The City Historic Preservation Commission said city officials broke a promise by not informing commission members before a historic home was turned to rubble Friday.
Leslie Foy, a member of the commission, said Councilwoman Barbara Holt and Mayor Dean Stahle told him the commission would be informed before the historic Palmer home, built in 1874 at 515 S. Second West, was torn down. Foy said the commission wanted to document and photograph the home's interior before it was destroyed.The city engineer's office issued a demolition permit last Wednesday and the home, listed on the National Historic Register, was ripped down Friday, said Gary Reynolds of Reynolds Bros., a local demolition firm.
No one from the city ever contacted Foy or other commission members.
"There were no guarantees," Holt said Tuesday about Foy's statements.
The City Council does not want to hinder the sale of property between private parties to preserve historic structures. The only time that the council would become involved is when the city could afford to purchase the property and finance its own preservation project. The city could not afford to get involved in this project, Holt said.
Holt said that the commission was told of the city's position, and members were told to contact the city attorney's office to assist in their effort to help save the structure.
Foy also admitted that commission may also bear part of the blame for the home's destruction because it failed to pursue an offer by the developers to consider restoring or rehabilitating the home. No one from the commission ever contacted the developers after they made the offer during an interview with the Deseret News.
No one at the Boise-based Cantlon Properties could comment Wednesday on the decision to tear down the home.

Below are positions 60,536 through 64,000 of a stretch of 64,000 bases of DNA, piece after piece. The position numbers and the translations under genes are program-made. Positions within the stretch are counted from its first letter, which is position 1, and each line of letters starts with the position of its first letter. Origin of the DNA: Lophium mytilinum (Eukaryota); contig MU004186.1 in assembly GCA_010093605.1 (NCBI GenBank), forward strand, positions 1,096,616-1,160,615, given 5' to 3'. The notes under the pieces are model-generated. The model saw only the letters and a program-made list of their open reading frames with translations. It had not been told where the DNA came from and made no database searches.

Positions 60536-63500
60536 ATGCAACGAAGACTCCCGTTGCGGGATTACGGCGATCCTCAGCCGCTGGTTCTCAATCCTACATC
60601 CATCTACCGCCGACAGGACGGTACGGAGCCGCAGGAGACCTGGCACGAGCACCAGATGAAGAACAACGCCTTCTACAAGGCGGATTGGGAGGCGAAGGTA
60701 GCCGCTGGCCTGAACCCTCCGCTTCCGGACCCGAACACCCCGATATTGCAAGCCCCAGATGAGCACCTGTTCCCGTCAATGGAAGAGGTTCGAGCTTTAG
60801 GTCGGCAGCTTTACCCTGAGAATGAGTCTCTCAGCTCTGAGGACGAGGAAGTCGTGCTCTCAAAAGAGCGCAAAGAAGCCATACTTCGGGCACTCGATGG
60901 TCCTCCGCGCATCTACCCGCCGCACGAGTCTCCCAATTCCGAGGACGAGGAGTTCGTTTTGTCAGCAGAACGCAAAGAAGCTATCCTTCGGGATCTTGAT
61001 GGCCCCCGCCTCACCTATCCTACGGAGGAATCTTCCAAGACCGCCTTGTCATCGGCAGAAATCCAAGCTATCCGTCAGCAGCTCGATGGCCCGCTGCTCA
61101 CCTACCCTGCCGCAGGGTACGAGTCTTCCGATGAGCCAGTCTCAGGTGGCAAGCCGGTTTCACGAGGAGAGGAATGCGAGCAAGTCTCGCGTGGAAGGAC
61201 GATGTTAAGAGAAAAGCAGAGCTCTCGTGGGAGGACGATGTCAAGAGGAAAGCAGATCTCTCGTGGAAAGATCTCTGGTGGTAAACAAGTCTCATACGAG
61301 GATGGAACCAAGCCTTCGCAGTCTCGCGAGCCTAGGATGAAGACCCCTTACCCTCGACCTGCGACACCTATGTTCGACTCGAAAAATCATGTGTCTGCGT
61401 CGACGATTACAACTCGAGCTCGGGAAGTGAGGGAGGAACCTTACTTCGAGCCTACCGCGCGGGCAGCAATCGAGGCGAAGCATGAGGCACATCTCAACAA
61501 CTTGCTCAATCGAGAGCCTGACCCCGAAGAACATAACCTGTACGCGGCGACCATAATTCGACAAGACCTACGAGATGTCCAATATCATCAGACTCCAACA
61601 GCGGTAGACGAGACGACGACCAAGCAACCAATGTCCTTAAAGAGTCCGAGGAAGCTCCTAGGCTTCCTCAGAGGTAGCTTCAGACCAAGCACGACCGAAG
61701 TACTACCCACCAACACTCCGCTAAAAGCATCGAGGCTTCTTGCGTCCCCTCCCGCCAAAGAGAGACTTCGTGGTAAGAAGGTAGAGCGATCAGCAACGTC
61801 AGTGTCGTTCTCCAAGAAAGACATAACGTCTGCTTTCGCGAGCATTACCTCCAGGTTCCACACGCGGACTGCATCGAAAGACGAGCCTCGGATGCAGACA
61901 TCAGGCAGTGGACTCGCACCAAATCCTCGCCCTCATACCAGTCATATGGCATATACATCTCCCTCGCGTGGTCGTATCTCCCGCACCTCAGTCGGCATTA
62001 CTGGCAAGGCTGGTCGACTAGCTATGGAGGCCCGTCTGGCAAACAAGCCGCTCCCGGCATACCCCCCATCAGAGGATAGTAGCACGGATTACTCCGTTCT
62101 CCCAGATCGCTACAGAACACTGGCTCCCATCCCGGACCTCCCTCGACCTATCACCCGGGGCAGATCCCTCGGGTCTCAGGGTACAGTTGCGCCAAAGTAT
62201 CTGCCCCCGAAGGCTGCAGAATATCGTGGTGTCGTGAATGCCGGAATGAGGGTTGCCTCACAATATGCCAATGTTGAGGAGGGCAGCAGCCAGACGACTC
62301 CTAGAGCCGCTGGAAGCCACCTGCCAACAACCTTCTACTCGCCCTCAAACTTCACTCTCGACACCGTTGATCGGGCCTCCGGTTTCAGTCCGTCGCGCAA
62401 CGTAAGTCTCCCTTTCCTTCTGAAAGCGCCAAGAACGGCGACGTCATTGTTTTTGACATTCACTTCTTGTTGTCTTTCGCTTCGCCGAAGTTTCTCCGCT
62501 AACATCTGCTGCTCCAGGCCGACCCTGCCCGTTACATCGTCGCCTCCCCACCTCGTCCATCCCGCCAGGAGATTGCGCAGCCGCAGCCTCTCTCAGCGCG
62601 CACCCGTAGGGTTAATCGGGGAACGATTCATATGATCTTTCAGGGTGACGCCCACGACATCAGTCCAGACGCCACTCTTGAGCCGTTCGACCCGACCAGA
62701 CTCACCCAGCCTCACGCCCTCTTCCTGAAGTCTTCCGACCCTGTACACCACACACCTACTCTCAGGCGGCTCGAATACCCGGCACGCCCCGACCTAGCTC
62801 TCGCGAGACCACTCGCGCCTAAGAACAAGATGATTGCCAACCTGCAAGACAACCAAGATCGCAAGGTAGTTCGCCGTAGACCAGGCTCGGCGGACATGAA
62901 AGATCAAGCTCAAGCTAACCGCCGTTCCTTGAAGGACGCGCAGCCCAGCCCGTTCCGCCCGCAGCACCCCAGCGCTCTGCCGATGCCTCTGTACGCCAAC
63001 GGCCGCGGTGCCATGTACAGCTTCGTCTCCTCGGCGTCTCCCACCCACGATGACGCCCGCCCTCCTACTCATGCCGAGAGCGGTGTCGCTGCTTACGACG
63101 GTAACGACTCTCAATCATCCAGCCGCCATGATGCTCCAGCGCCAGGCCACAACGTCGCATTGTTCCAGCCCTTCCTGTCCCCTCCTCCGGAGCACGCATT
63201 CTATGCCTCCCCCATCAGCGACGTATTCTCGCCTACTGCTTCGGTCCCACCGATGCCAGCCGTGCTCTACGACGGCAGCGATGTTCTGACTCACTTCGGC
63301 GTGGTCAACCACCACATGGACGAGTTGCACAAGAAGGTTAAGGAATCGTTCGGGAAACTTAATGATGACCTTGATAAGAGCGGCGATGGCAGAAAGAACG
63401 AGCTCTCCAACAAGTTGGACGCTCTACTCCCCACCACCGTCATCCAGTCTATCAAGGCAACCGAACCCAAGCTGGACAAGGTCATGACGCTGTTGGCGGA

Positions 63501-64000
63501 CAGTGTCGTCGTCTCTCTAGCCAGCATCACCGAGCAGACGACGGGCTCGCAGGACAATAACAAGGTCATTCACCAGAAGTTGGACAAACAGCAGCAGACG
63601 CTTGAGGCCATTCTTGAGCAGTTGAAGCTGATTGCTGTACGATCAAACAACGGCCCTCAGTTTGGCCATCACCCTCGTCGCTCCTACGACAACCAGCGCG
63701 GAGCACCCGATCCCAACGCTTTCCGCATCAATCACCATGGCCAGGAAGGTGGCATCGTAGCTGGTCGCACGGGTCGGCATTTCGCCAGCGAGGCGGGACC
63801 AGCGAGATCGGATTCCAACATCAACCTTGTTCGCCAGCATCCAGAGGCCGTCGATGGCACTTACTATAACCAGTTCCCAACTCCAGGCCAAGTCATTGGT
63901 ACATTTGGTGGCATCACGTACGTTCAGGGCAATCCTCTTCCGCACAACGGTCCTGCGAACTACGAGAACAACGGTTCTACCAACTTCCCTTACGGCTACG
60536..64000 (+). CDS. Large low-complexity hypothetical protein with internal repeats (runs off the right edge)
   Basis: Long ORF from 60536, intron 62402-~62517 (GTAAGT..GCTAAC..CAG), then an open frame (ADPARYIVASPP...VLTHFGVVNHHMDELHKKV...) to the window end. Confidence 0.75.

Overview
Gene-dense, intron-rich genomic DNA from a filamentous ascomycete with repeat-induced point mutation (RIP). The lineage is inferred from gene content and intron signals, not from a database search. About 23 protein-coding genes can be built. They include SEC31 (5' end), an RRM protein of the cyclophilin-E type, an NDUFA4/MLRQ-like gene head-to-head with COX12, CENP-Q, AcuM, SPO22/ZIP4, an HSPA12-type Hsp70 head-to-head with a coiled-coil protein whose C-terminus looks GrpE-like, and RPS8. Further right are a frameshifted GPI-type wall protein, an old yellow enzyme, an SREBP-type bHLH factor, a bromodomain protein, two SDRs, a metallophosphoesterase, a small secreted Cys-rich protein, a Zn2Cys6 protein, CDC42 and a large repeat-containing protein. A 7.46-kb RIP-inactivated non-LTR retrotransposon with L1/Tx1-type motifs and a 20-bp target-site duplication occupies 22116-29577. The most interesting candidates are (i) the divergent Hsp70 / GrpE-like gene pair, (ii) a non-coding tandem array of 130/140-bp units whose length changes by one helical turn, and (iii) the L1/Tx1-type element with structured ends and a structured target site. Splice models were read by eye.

The 6.5-acre site where the home stood will include a 40,500-square-foot Albertson's supermarket and strip mall. One of two free-standing commercial buildings is planned for the home site.
Construction is expected to begin this fall, and the food store is scheduled to open in May or June of 1990.
Foy said the home is one of the last adobe structures dating from the 19th century that was left in Bountiful. Foy, author of a book about Bountiful history and a history teacher at South Davis Junior High School, said the destruction of the Palmer home and two other historic structures in the city this year concerns him.
"This is frustrating to me. There seems to be a blatant disregard for our history. I don't want to slow down progress, but I thing that it is important to at least record things that pertain to our past," Foy said.
The Palmer home was built in 1874 by Wilber Burnham. It was later sold to James Foss Townsend and passed on to Joseph Morris Palmer, who married Townsend's daughter. It was one of the few houses from Utah's pioneer period that is a "temple form" house inspired by Greek Revivalism, according to its National Historic Register application.
Descendants of Joseph Morris Palmer sold the property, which includes several newer homes, to Cantlon.